April 05, 2008

Books: The Possibility of an Island by Michel Houellebecq

As a misanthropic, cynical middle-aged man obsessed with sex, free love, loss and death, Daniel1 is a typical Houellebecq main character, and The Possibility of an Island revisits a lot of the same themes as his previous novels, Atomised and Platform. A writer who is as detested by some as he is admired by others, he often poses some big questions in his books, though without necessarily providing satisfactory answers.

Daniel1 is a highly controversial yet successful stand-up comedian who has made a name for himself by using the prejudices of the general public to create themes for his jokes and sketches. He gradually tires of his fame and success and seeks to escape it all, at first by embarking on a highly erotic affair with a young actress and then by becoming involved indirectly in a cult. For a large part it is easy to aspects of Daniel1 as a satirical self-parody and Houellebecq seems to enjoy this and is on top form in these parts of the novel.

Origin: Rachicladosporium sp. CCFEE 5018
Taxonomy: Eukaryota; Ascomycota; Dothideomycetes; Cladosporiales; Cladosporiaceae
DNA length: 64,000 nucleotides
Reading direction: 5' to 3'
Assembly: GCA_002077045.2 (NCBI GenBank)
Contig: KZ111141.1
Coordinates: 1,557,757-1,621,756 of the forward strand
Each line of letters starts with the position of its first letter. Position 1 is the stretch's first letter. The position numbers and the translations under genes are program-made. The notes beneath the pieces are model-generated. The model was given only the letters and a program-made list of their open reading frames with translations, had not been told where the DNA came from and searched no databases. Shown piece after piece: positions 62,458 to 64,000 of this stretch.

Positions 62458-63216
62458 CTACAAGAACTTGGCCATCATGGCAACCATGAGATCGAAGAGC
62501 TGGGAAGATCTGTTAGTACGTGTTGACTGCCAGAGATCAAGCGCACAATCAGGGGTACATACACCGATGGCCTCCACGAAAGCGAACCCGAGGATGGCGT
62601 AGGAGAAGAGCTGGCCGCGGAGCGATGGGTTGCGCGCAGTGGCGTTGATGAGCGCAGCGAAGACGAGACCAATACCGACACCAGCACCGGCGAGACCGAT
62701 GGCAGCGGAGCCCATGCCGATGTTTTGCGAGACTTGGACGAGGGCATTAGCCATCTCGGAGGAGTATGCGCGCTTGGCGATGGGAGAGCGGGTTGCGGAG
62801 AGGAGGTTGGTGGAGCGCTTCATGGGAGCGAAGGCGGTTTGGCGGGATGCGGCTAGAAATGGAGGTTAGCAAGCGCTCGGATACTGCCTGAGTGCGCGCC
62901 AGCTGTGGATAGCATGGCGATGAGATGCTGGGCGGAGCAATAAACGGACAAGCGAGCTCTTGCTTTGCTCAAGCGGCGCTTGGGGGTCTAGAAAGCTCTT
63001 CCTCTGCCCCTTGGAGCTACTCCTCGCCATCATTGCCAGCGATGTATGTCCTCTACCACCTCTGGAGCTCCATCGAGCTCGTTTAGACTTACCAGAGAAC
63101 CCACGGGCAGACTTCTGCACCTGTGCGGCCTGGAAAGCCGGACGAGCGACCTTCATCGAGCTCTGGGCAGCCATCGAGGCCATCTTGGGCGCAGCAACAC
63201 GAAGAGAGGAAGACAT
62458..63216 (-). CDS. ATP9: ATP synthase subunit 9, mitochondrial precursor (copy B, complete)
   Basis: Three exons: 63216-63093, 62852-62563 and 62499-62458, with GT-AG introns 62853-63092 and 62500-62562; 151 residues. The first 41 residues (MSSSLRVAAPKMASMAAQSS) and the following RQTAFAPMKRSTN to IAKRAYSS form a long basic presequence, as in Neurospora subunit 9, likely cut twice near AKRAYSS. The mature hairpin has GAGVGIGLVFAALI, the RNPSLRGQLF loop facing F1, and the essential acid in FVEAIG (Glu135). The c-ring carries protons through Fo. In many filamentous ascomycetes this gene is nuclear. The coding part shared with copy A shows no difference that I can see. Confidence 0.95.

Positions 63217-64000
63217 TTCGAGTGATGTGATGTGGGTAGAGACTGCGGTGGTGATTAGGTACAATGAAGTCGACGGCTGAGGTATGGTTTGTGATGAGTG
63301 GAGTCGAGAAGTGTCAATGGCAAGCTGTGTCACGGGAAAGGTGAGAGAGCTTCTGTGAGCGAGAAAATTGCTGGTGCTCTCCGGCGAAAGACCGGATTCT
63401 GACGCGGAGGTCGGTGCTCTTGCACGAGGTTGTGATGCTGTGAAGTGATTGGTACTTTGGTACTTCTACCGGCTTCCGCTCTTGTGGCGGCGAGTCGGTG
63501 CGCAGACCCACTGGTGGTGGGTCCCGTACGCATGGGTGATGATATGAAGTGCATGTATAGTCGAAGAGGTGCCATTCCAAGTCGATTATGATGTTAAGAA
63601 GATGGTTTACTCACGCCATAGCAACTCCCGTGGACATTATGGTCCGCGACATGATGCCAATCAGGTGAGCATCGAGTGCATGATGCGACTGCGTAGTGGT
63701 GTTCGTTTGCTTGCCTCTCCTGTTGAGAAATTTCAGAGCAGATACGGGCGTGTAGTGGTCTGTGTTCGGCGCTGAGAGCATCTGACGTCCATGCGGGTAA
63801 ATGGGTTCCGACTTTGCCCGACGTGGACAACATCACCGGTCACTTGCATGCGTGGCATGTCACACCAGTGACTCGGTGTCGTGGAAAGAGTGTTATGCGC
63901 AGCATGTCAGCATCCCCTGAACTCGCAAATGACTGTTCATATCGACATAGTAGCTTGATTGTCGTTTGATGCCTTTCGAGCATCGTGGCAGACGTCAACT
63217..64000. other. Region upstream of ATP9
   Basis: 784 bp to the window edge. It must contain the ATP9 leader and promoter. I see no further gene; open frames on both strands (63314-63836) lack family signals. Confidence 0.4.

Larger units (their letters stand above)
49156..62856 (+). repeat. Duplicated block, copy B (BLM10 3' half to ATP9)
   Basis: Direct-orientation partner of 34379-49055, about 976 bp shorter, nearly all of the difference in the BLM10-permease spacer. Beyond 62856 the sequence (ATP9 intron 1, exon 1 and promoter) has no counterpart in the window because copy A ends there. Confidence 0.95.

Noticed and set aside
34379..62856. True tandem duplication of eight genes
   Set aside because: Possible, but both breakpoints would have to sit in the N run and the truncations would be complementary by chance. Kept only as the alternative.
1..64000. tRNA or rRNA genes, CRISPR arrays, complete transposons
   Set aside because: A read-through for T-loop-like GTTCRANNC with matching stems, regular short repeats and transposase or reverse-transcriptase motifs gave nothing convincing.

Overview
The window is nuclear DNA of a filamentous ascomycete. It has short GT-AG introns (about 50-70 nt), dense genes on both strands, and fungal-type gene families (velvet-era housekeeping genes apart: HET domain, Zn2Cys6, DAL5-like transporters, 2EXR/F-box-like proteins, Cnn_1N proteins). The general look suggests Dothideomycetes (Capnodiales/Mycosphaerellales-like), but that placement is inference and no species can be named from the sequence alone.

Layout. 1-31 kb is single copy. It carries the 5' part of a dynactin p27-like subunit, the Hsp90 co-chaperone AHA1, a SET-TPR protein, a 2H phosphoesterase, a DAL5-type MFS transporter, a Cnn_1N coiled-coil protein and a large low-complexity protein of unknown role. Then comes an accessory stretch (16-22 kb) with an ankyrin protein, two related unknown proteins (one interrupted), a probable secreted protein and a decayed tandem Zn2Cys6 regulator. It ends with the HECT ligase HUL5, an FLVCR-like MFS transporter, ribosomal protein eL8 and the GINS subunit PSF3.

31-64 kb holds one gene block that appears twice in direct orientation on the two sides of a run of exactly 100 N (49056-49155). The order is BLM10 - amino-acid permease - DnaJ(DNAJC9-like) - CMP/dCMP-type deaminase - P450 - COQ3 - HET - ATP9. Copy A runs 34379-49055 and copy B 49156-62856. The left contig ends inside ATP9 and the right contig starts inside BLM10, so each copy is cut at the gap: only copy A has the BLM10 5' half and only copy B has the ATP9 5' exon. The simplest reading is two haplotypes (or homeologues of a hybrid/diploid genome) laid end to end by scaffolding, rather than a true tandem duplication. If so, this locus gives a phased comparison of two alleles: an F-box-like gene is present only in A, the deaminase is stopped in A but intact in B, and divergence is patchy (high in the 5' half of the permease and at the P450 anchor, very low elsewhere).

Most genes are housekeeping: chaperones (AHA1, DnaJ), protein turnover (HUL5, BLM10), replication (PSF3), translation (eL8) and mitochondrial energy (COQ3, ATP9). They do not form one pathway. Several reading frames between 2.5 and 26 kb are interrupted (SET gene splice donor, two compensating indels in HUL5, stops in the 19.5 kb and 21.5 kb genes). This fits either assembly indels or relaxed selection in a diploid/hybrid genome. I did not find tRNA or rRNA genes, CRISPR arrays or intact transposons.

The other narrators are Daniel24 and Daniel25, the comedians cloned progeny who are looking back on their originator's life story some thousand or more years into the future. With society and life having evolved, these clones are curious to know about the feelings of love, lust and regret that Daniel1 spends so long agonising over.

For me the futuristic sections don't work quite as well for me as Daniel1's passages, and it feels as though the ideas in these parts didn't come to the author as easily as in the present-day narrative, though that could also be in part down to the translation. As with his previous books, Houellebecq's latest novel gave me plenty of food for thought, while at the same time hoping for something a bit more, and I will certainly be looking forward to his future writings.

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